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What are extensions of time?

Construction contracts usually contain a ‘completion date’ (or sectional completion dates where sectional completion applies), which refers to the date by which practical completion should be achieved. However, it is common in construction projects for the progress of the works to become delayed due to reasons outside of the contractor’s reasonable control.

In such cases, a contractor may be entitled to apply for an extension of time (also known as ‘EOT’), which will allow them to complete the works within a determined period after the original completion date without being liable to pay the employer liquidated damages (or general damages for delay if liquidated damages are not included in the contract).

Extensions of time under the JCT contracts

A contractor has no statutory or common law entitlement to an EOT if it is late in delivering a project. Therefore, it must rely on specific contractual provisions governing the circumstances in which a contractor is entitled to an EOT.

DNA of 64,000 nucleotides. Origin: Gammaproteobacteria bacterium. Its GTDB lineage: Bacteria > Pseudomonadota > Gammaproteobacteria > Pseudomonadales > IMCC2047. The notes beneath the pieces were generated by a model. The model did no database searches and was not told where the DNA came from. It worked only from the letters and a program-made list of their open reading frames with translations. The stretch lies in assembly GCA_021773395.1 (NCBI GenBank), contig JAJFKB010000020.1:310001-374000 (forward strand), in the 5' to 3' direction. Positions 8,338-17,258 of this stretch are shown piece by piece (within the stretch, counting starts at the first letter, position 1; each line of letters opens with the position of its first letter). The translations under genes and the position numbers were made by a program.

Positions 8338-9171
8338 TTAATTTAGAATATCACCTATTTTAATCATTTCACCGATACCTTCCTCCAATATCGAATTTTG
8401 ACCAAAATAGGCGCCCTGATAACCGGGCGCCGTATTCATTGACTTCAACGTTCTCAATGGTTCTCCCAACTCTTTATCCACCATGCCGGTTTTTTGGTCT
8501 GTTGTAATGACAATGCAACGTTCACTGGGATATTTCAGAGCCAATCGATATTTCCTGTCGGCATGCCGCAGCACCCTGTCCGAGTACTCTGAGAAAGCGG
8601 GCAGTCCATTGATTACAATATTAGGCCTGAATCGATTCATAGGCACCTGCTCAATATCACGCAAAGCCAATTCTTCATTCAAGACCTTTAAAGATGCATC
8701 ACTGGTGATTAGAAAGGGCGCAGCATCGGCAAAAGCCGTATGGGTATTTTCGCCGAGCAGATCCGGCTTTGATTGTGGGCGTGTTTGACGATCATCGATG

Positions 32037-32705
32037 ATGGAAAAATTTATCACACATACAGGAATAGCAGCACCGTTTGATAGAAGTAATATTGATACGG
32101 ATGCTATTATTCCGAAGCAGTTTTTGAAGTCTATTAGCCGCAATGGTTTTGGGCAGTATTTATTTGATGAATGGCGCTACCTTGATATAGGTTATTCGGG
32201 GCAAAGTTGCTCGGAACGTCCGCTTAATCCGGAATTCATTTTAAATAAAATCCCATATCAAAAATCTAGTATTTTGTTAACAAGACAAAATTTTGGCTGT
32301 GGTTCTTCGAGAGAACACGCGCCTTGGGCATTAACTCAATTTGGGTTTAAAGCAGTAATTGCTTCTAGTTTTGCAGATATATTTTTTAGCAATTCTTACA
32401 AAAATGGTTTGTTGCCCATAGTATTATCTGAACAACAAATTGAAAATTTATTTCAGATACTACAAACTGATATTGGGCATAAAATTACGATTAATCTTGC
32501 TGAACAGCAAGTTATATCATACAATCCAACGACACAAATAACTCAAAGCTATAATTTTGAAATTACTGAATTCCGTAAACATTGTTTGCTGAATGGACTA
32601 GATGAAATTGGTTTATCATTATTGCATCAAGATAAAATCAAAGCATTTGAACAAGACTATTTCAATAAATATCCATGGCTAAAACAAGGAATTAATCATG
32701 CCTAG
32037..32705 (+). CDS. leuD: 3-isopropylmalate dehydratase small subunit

The common law position is that if the employer causes a delay, e.g. by issuing an instruction varying the works, then time is set “at large”. This means that any contractual completion date disappears, and the contractor only needs to complete the works “within a reasonable time”. Further, any liquidated damages mechanism would no longer apply, and any compensation for late completion would be general damages only.  

The JCT suite of contracts, along with most standard forms of construction contracts, contain express provisions for extensions of time, allowing for the date for completion to be extended where an event occurs which prevents completion of the works by that date. For example, clauses 2.23 to 2.26 of the JCT Design and Build Contract 2016 and clauses 2.26 to 2.29 of the JCT Standard Building Contract 2016 set out the regime for and a list of ‘Relevant Events’ which will entitle the contractor to an EOT. These ‘Relevant Events’ include:

  • exceptionally adverse weather conditions;
  • force majeure;
  • work carried out by statutory undertakers;
  • employer’s failure to give access to the site;
  • compliance with employer’s instructions;
  • acts of prevention by the employer.